Note: Where available, the PDF/Word icon below is provided to view the complete and fully formatted document
 Download Current HansardDownload Current Hansard    View Or Save XMLView/Save XML

Previous Fragment    Next Fragment
Wednesday, 1 November 2000
Page: 21851

Mr BARTLETT (2:24 PM) —My question is addressed to the Minister for Education, Training and Youth Affairs. Is the minister aware of recent analysis on the progress of the national literacy plans, particularly in New South Wales? What is the minister's response to this analysis?

Dr KEMP (Minister for Education, Training and Youth Affairs and Minister Assisting the Prime Minister for the Public Service) —I thank the member for Macquarie for his question. I acknowledge his deep commitment to education, both public and private, in his electorate. These days, parents are rightly demanding that every child should learn fundamental literacy and numeracy skills in the early years of schooling. Australian parents were appalled at the performance of the Labor Party in office when some 30 per cent of young people were found not to be able to read and write properly. As a result of the leadership of this government, there is now agreement between all the state and territory governments and the Commonwealth on national literacy and numeracy standards and on a national plan to deliver literacy and numeracy skills at or above those standards to every child. To achieve this national literacy and numeracy goal, literacy and numeracy need to be top priorities for the education systems in the states. There needs to be evidence of clear progress from year to year.

Everyone will be concerned when evidence emerges that a state is not making the necessary commitment and the necessary progress. I have had my department analyse the recently published results of the New South Wales basic skills test taken earlier this year. The results of this analysis reveal the very disturbing fact that in New South Wales literacy and numeracy standards have slipped back this year over last year. If a proper effort to support teachers had been made, we would have expected further significant progress this year under the national literacy plan. In fact, there has been a decline in standards in New South Wales. Across year 3 and year 5 in both literacy and numeracy, the proportion of students in the lowest skills bands has increased. In the higher bands, year 3 literacy fell by three per cent, year 3 numeracy by five per cent, year 5 literacy was down two per cent and year 5 numeracy declined by an alarming eight per cent.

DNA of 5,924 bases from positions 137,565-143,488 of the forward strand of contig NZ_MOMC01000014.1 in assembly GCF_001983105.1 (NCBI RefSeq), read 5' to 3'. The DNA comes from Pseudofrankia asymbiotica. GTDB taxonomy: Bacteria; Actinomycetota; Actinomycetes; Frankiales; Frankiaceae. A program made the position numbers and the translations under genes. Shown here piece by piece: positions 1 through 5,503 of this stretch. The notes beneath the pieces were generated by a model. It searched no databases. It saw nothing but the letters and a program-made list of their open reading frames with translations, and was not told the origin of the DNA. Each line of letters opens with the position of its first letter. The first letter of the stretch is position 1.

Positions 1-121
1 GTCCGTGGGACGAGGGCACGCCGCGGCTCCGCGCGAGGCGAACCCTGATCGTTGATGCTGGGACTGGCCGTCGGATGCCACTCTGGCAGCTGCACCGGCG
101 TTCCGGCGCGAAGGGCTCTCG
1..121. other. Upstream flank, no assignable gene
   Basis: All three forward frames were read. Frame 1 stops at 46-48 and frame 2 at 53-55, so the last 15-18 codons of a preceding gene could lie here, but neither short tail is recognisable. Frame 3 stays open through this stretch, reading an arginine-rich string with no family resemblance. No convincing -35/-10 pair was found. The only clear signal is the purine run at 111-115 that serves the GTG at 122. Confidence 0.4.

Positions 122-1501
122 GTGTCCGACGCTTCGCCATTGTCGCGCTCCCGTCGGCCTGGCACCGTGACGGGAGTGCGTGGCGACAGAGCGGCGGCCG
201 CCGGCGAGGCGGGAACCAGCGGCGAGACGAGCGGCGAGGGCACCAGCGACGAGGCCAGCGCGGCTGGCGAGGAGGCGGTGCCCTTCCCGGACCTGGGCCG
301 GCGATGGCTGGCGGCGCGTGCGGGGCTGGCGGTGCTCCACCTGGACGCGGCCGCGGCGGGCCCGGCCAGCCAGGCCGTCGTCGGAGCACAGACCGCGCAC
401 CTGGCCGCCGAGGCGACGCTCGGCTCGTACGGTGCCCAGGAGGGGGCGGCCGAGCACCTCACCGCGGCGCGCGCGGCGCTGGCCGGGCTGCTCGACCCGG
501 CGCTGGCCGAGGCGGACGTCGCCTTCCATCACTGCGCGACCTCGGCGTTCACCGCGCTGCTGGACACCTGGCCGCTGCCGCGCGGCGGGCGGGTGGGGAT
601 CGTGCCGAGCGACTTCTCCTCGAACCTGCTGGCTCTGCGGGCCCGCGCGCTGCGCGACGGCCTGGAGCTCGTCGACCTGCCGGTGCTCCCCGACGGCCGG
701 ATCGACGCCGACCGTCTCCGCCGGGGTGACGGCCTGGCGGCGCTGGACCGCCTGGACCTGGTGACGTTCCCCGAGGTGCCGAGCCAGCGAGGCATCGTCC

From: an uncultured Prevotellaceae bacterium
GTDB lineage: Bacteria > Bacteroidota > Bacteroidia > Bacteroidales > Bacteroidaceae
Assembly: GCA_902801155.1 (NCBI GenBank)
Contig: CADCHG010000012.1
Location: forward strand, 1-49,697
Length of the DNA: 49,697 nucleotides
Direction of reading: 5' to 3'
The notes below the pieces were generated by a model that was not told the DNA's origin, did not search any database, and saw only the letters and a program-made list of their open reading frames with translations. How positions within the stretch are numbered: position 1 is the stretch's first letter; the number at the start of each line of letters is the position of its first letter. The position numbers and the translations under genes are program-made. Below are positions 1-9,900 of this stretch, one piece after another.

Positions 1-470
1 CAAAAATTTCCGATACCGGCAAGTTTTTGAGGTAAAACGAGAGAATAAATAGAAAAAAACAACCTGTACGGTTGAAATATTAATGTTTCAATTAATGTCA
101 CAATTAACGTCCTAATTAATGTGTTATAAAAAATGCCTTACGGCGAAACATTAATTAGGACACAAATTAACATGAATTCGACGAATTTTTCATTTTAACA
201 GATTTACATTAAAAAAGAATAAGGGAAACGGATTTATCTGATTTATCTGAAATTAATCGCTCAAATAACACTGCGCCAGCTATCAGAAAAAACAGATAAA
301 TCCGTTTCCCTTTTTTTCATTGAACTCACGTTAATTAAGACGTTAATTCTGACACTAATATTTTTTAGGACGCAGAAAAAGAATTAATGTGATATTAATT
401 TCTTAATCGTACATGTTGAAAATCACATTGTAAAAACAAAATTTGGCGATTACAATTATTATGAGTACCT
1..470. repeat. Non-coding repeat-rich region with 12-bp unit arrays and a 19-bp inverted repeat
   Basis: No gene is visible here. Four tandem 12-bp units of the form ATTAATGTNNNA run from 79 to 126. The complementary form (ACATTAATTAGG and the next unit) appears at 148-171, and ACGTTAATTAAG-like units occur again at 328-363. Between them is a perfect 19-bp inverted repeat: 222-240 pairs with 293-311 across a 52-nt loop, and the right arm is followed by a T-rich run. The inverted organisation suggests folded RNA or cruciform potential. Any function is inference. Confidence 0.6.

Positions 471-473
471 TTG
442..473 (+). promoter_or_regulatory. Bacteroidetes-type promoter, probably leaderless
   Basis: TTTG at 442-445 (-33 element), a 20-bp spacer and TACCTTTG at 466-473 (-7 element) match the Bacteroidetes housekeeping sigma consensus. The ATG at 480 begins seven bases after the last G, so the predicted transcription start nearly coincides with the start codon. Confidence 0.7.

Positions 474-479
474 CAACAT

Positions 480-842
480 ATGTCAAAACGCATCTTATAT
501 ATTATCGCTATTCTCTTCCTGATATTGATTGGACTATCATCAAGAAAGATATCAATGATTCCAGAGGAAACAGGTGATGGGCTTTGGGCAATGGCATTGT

It would not be good enough if standards had simply been maintained this year because under the national plan specific progress is required to be made from year to year, but in fact what we see in New South Wales is that standards are actually declining. What is even more disgraceful is that the New South Wales government has been promoting as acceptable literacy levels which are clearly below the national standard. In doing so, Mr Aquilina has branded the Carr government as a government of low educational standards. It has not mandated time for literacy in the curriculum, as Victoria and South Australia have done. It has not instituted a review of literacy teaching as Queensland has done. It has not established pilot programs to evaluate best practice as the Kennett government has done.

Opposition members—The Kennett government!

Dr KEMP —It has not set out, like the ACT, to improve communication and accountability to parents. The fact is that the Carr government has failed to adequately invest in education in that state. It has failed to match Commonwealth funding increases. It has run down buildings and facilities. It has allowed the New South Wales Teachers Federation to run rampant and it is now persecuting non-government schools. It has sat on its hands as 20,000 students have left government schools over the last four years. Mr Boston, the director of schooling in New South Wales, receives a $20,000 bonus—one dollar for every student who has left public education over the last four years. There is an `ABC of failure' in education in New South Wales—that is, Aquilina, Boston and Carr. That is what they are—an ABC of failure. With declining literacy standards and a failure to make a commitment to what parents and students are most concerned about, we see what the Labor Party means in practice. I urge the New South Wales government to stop its charades, its side shows, and start focusing on the matters of most importance to parents—as this government is doing—proper literacy and numeracy standards for every child.